This semester has been by far the busiest semester of my life. From traveling to missions to school work to keeping up my one-man-online-show, there has not been a day since Christmas that I’ve done absolutely nothing. The calendar for each day has a task that must be completed, and it gets completed.
On the one hand, this has left more by far the most exhausted I’ve ever been in my life. (Funny how that works!) I find myself with less energy at the end of each day and having to just force my way through certain tasks. Being busy has a cumulative effect.
But on the other hand, I can’t help but feel fulfilled in what I’m doing. There is something to “getting things done” and always having something to do. While I find myself physically tired keeping this schedule, vacations—times when I do absolutely nothing but relax—often leave me restless and tired in another way. I guess some people work to live, and others just live to work. I find myself solidly in that latter category.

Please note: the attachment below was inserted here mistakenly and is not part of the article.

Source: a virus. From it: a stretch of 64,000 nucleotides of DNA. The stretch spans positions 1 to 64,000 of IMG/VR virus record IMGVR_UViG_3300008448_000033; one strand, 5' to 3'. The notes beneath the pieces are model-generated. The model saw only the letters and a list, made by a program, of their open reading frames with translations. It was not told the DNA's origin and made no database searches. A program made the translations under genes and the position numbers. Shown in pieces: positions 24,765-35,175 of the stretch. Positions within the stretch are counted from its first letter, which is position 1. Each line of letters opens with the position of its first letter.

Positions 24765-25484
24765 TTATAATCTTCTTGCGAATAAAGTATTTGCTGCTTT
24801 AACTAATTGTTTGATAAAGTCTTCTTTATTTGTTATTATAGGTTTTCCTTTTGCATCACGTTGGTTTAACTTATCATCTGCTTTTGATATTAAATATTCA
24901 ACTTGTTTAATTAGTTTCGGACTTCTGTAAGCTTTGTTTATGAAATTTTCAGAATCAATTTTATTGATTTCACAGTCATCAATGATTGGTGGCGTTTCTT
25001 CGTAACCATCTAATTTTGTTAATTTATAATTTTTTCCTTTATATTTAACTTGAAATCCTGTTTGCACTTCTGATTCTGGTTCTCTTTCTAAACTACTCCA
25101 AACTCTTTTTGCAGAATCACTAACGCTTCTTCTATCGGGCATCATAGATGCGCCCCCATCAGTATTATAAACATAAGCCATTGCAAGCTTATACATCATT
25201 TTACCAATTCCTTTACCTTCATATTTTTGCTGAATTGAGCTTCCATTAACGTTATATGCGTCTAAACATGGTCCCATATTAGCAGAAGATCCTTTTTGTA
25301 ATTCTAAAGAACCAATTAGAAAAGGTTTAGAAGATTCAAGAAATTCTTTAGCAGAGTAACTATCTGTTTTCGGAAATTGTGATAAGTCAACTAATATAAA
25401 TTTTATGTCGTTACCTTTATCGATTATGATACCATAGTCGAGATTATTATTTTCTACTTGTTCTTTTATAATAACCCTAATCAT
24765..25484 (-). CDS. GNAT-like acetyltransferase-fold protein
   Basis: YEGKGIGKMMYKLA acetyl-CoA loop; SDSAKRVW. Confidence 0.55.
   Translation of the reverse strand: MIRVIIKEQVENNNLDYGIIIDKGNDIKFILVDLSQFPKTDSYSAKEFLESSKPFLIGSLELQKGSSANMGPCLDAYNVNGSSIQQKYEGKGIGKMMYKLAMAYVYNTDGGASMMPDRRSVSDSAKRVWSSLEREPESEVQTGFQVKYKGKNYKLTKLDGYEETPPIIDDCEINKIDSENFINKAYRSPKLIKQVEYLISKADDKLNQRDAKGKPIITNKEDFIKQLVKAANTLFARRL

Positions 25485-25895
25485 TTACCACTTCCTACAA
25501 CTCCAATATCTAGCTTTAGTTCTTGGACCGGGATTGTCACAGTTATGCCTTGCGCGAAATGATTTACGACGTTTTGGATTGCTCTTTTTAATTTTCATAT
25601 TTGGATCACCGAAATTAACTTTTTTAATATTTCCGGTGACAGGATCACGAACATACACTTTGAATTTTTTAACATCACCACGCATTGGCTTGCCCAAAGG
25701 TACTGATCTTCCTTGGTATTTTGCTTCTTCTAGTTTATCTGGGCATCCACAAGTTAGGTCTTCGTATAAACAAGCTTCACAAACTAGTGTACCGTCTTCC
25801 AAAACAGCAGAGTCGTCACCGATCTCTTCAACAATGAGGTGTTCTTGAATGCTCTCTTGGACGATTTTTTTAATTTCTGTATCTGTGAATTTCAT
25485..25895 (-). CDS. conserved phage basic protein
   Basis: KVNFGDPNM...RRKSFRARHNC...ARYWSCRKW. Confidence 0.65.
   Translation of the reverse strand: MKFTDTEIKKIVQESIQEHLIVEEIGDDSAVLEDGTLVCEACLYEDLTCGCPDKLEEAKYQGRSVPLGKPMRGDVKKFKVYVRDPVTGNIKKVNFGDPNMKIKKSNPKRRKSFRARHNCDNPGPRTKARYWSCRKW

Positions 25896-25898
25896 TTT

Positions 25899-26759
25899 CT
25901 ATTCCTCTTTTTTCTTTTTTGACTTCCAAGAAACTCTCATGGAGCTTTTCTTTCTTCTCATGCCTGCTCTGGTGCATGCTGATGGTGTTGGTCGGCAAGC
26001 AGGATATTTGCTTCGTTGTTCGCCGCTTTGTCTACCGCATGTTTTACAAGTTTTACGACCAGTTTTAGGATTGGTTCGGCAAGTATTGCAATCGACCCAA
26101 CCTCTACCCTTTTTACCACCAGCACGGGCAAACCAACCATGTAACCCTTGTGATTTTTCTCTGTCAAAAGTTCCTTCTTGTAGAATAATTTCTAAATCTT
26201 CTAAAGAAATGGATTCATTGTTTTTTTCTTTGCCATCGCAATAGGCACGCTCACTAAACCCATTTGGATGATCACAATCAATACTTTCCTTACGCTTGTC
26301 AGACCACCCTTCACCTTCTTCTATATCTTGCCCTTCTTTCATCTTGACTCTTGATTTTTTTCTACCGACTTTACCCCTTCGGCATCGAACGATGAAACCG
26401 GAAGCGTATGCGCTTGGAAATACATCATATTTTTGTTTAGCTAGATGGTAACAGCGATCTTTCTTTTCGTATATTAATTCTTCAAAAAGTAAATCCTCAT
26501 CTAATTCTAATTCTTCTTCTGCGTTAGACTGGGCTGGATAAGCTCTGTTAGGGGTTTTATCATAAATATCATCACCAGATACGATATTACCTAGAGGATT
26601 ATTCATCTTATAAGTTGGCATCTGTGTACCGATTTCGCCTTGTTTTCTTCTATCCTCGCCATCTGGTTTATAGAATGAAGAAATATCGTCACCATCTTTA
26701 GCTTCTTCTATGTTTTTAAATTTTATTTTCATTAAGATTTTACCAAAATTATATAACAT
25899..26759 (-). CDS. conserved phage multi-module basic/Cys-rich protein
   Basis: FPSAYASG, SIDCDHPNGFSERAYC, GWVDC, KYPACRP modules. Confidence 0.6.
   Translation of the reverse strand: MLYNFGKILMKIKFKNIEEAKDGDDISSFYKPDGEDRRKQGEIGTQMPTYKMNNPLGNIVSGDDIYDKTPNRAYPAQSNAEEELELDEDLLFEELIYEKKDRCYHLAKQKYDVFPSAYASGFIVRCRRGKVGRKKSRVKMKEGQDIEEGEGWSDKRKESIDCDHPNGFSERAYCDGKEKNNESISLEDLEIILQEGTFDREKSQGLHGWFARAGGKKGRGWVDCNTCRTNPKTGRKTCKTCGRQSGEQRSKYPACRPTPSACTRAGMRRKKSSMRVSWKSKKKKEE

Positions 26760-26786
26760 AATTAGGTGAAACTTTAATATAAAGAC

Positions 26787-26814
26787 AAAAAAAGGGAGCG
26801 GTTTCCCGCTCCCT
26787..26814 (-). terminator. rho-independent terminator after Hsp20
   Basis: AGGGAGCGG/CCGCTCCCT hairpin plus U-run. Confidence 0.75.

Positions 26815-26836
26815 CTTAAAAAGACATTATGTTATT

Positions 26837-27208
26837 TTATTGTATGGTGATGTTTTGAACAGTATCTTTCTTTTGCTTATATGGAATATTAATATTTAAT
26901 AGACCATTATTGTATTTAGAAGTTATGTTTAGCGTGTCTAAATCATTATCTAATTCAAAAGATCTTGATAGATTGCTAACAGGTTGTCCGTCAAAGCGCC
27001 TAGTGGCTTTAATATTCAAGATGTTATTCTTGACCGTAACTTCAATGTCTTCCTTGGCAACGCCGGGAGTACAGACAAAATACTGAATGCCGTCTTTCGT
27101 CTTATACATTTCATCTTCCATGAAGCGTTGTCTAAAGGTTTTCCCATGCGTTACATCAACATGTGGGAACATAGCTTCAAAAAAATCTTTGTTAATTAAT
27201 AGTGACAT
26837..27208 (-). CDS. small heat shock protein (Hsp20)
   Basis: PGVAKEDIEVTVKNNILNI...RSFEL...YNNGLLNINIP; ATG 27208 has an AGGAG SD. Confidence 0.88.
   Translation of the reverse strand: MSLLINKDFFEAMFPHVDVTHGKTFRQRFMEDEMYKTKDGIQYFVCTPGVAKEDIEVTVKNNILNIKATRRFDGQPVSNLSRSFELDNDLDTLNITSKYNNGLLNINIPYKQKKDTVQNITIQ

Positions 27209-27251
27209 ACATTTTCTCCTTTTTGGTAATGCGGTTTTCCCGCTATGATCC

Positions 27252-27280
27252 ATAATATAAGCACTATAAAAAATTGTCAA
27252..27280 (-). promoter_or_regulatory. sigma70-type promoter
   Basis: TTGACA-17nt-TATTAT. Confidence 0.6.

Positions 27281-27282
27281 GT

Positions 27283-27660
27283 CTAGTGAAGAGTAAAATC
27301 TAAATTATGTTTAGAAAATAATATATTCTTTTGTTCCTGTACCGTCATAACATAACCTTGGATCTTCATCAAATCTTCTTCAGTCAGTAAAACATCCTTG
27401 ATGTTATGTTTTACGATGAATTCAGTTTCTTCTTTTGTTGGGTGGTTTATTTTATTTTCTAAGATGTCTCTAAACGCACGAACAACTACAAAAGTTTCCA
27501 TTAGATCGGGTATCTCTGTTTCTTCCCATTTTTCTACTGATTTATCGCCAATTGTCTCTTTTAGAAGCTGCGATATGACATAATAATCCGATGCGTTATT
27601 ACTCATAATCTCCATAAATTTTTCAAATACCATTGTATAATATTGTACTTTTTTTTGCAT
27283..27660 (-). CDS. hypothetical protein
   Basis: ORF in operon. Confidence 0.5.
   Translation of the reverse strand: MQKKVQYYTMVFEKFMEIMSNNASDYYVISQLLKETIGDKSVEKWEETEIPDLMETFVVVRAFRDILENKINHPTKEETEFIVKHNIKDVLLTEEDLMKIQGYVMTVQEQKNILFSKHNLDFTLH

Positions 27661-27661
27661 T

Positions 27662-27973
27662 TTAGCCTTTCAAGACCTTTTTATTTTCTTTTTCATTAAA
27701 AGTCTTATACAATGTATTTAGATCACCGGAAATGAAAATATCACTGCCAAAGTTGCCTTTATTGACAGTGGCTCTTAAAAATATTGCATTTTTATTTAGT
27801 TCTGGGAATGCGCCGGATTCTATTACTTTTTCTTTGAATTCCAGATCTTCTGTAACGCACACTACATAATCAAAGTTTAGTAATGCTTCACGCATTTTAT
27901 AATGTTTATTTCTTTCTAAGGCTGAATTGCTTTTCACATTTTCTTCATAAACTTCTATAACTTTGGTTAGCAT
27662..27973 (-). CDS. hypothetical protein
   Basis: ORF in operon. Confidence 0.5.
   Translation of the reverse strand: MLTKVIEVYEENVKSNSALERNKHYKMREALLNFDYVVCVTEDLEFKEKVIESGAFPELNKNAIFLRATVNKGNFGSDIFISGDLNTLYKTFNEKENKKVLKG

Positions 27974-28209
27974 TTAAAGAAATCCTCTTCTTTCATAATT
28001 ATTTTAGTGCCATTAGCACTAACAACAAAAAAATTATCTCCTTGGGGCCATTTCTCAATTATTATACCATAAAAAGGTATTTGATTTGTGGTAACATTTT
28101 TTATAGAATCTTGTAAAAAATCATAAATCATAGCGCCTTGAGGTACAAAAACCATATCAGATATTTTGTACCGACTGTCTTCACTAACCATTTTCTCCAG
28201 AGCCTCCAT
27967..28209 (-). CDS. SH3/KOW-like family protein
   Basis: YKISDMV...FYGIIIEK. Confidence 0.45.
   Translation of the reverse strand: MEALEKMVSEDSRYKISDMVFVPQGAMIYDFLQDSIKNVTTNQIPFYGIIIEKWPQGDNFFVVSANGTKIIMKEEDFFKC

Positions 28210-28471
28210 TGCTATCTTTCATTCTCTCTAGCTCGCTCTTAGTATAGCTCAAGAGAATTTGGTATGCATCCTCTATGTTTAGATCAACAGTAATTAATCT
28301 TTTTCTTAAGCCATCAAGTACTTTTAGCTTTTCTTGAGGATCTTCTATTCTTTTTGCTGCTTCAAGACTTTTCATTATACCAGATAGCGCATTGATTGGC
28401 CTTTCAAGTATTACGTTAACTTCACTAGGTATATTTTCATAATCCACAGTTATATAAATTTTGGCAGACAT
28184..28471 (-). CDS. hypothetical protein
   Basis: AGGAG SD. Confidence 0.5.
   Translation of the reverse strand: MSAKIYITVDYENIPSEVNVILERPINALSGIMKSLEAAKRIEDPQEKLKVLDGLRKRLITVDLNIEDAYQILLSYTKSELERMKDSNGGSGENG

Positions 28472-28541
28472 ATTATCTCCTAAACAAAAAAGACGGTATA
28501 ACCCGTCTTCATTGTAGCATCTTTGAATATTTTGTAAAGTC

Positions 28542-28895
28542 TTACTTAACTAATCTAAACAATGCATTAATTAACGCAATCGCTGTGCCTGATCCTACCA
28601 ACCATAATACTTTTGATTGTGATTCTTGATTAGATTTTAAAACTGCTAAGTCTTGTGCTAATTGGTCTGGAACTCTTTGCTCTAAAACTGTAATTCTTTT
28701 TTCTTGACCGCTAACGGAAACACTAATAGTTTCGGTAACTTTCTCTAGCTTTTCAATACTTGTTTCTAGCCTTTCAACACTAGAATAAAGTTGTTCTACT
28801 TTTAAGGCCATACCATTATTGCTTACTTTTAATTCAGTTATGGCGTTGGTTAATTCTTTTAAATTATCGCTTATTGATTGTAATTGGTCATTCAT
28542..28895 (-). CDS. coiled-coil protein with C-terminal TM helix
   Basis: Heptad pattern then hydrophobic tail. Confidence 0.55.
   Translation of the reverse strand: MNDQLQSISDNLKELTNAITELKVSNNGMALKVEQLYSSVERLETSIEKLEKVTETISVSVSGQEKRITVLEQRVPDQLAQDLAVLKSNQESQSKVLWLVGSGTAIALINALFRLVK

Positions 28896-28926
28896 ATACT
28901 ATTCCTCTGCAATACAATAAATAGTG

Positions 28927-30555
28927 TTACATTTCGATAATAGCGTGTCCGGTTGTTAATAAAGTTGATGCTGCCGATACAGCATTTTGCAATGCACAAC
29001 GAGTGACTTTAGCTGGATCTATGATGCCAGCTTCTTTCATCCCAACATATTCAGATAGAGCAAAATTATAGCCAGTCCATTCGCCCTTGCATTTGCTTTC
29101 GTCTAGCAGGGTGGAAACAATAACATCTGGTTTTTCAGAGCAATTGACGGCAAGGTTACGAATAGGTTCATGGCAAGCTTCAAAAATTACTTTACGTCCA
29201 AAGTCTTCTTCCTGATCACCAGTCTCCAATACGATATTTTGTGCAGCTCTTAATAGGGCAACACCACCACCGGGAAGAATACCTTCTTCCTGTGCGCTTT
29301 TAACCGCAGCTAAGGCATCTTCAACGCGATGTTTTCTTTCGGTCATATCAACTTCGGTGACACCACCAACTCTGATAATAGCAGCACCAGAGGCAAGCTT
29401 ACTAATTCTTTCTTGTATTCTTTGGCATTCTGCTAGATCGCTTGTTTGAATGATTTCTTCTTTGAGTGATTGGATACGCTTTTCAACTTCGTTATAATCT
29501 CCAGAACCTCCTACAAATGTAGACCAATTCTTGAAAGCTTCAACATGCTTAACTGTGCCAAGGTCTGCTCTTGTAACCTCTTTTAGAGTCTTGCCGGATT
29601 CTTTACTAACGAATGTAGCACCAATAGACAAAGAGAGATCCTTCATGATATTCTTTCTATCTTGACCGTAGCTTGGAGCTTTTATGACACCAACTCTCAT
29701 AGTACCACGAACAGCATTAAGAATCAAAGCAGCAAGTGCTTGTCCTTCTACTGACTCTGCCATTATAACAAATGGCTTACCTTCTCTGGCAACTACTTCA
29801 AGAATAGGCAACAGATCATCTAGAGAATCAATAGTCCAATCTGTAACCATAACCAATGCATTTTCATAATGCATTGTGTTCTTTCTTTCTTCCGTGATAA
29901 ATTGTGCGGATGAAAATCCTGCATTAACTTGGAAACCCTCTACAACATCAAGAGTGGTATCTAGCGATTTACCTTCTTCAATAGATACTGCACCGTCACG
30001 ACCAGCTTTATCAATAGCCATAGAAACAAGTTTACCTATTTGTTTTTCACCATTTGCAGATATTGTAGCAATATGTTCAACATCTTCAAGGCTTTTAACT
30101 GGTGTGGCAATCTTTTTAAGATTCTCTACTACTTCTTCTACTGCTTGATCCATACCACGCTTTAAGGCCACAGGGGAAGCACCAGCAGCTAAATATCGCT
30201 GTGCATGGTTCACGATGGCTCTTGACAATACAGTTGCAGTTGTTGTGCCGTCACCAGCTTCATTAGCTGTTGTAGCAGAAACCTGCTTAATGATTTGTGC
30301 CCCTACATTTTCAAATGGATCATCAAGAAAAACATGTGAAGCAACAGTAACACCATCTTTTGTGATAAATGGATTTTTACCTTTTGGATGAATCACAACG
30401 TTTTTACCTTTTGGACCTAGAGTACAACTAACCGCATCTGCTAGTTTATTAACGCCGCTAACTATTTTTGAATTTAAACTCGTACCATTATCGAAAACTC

I think this is a good thing. I think this is something that God is proud of, that I spend my time well, that I’m always driving to get something done. For me, being busy is a good thing.
But it’s not a virtue, in and of itself. Being busy means nothing if what I’m busy with is folly. A full schedule is not a sign of holiness. And if forces me to ask a difficult question of myself at times: am I busy with the mission of Christ, or am I just busy?
There is a big difference between these things.